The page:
Monthly Archives: December 2012
The WordPress.com stats helper monkeys prepared a 2012 annual report for this blog.
Here’s an excerpt:
4,329 films were submitted to the 2012 Cannes Film Festival. This blog had 45,000 views in 2012. If each view were a film, this blog would power 10 Film Festivals
“Make a joyful noise unto the Lord, all ye lands.” Psalm 100.
Another great voice has been added to the celestial choir…
We started of the year losing the great Etta James January 20.
And we close the year with the loss of the fantastic Fontella Bass today, December 27.
Plug a set of earphones into your computer, turn the volume way up high and listen to what we’ve lost.
I recently posted about my shockingly low electric bill. Last week I got another bill from Union Fenosa. This one was slightly higher. They said I owed them $10.94 for the period between November 7 to December 7. I went to the Plaza Teronal shopping center to buy my monthly medications and stopped at the Union Fenosa payment center at the El Rey supermarket and received another shock. The girl said I only owed $8.46, not the $10.94. I figure the way things are going Union Fenosa will start paying ME for being hooked up to their service sometime around the end of April.
Okay, so it’s a day or so late, but so what. This was sent to my by my cyber friend, Linda, who hosts The Task as Hand.
People who have followed my blog since its inception, or who have rummaged around in its archives, know that I grew up in the small Cape Cod town of Orleans, and though I lived for more than a third of my life in Broward County, Florida in and around Fort Lauderdale, my spiritual home is, and always will be New Orleans where I lived for nearly 10 years.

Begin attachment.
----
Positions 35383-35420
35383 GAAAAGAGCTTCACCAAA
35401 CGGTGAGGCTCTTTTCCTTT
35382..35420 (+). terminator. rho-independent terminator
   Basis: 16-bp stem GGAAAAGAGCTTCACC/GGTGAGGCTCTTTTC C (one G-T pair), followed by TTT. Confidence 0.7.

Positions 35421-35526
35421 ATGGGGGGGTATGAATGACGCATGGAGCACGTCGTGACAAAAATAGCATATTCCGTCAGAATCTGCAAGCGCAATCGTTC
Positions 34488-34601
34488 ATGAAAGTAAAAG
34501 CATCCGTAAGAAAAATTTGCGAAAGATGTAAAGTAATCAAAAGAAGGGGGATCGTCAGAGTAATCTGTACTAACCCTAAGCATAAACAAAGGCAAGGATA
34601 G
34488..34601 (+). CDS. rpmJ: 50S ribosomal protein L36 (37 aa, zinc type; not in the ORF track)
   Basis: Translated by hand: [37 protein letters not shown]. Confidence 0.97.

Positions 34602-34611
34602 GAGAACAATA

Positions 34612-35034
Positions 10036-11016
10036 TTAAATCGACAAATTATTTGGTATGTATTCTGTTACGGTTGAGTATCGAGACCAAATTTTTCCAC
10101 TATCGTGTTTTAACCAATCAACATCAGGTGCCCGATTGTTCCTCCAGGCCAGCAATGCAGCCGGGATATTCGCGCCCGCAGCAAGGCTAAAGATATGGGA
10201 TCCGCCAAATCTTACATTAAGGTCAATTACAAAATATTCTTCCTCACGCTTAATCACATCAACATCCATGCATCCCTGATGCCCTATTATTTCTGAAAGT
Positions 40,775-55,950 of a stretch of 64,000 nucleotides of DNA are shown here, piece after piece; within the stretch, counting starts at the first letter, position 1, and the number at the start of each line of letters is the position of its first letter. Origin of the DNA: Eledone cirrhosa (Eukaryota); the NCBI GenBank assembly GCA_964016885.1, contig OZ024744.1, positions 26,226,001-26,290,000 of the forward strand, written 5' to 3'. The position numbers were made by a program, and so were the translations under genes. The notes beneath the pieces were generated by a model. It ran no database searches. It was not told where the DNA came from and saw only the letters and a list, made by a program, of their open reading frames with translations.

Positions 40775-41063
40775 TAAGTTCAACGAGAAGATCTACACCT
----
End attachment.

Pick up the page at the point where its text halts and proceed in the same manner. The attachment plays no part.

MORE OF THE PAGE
New Orleanians are often referred to as “Yats.” Most specifically those who come from the Gentilly area out by the Fairgrounds race track and home of one of the greatest musical events in the world, the New Orleans Jazz and Heritage Festival, and the people who live in the uptown area around Magazine Street known as the “Irish Channel.” They have a unique accent. It’s much like a Brooklyn, New York accent, and probably because the immigrant mix of Irish and Italians to New Orleans is similar to that of Brooklyn.
The reason they’re called “Yats” comes from the manner in which they greet each other. They don’t say, “Hello,” “Good Morning,” or anything like that. They say, “Where y’at?” The response to which is, “Fine,” “Okay,” etc.
Linda sent me the following video in the comments section of this blog, but I’ve put it “Up Front,” so to speak to share it with all my readers.
Looking at the YouTube comments some of the things mentioned no longer exist in New Orleans. The K&B pharmacies, Schwegmann’s supermarkets, and of course the Lower Ninth Ward which still hasn’t been rebuilt. I will never return to New Orleans. Katrina destroyed it. Much of it is still in ruins, and it would break my heart to see the place so near and dear to my heart in such distress.
This is the third Christmas I’ve spent in Boquerón, Panama. Christmas Eve was a little different than the previous two in that no carolers appeared to sing for anyone in the neighborhood.
In the early evening my next door neighbor brought me a delicious plate of arroz con pollo and the most delicious platanos maduros I’ve ever put in my mouth. Another neighbor invited me up to her house for hot chocolate and some moña bread (click here to find out what moña bread is ) which is a tradition here in Panama. This was the same family that invited me to the wife’s birthday party back in July, and like then, I was the only person outside the family that was invited. When one of Llalla’s daughters and her husband and their two kids arrived. Their little six-year old girl, who I’ve only met a couple of times, came up to me and gave me a warm hug and a hearty “Feliz Navidad.” Really sweet for this old Gringo.